So if for example, you were flying back from France, had your flight delayed three to five days because of a strike / volcanic cloud / snow, and your long planned and paid for weekend away could not be taken, all you would get for your claim, would be a small amount of compensation per day of the delayed return. If your trip to the airport was delayed / cancelled because of an accident for example, you would not be covered.
A widespread belief that travel insurance would pay for alternative ways of getting back is misplaced. We have yet to come across a policy that offers this level of cover. The main difference it seems, between a good and bad travel insurance company, is how strictly they interpret their stated cover. Volcanic cloud claims, were only paid out by a small number of companies, some of which interpreted this event as a weather disruption. However new policies may well not even allow for this.
My own families experience back this up. My wife was delayed five days in January 2010 because of snow disruption in England and in France. Whilst she was put up in a hotel without any problem by Easyjet, she only got back five days later by opting to fly home via Geneva. She had to make her own way there and could not claim for this. She did get a small amount for the days of delay. In April she was unable to join me in France at all, due to the volcanic cloud and got nothing other than a refund from the airline. Following on from the advice of my broker we took out a policy with Tokyo Marine. Not only was the policy cheaper than our old one, the benefits were better. Tokyo Marine is one of the companies that took an enlightend view about volcanic dust.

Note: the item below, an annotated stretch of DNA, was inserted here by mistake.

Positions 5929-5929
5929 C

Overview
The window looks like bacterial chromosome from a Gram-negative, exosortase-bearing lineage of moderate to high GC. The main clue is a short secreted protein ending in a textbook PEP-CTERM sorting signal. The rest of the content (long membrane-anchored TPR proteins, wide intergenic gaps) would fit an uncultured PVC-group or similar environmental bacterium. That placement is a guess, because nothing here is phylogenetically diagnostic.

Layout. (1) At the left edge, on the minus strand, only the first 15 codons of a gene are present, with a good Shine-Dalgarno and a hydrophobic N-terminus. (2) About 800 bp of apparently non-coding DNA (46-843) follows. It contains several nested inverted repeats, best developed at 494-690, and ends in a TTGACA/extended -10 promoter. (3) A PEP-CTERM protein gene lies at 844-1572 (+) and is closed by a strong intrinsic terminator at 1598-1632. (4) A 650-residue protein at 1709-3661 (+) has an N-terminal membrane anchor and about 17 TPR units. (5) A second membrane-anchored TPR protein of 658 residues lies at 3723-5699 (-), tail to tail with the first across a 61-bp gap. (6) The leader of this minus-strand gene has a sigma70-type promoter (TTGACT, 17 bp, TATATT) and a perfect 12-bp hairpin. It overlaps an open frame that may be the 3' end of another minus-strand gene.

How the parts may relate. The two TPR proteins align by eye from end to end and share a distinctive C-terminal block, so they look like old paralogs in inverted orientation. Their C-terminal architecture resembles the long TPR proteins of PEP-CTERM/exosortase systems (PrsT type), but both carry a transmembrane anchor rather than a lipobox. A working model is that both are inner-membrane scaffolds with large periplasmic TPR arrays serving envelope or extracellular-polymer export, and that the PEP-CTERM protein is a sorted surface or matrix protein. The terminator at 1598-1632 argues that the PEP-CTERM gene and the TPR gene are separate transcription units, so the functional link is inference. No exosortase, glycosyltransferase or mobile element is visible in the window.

However this month, due to a strike in France, my wife's flight was cancelled (Thursday) and she was offered a flight back on the Monday. Travel insurance policies do not cover alternative travel arrangements, neither would they cover the losses involved in a planned weekend away (paid for some months ago). She finally opted for a refund from Easyjet and got back to London via SNCF / Eurostar at a cost of 205 euro (always looks at the local website, eurostar wanted £248). She cannot claim this extra cost. However, with other commitments including visitors expected at home this weekend, she had no option other than to pay extra to get home.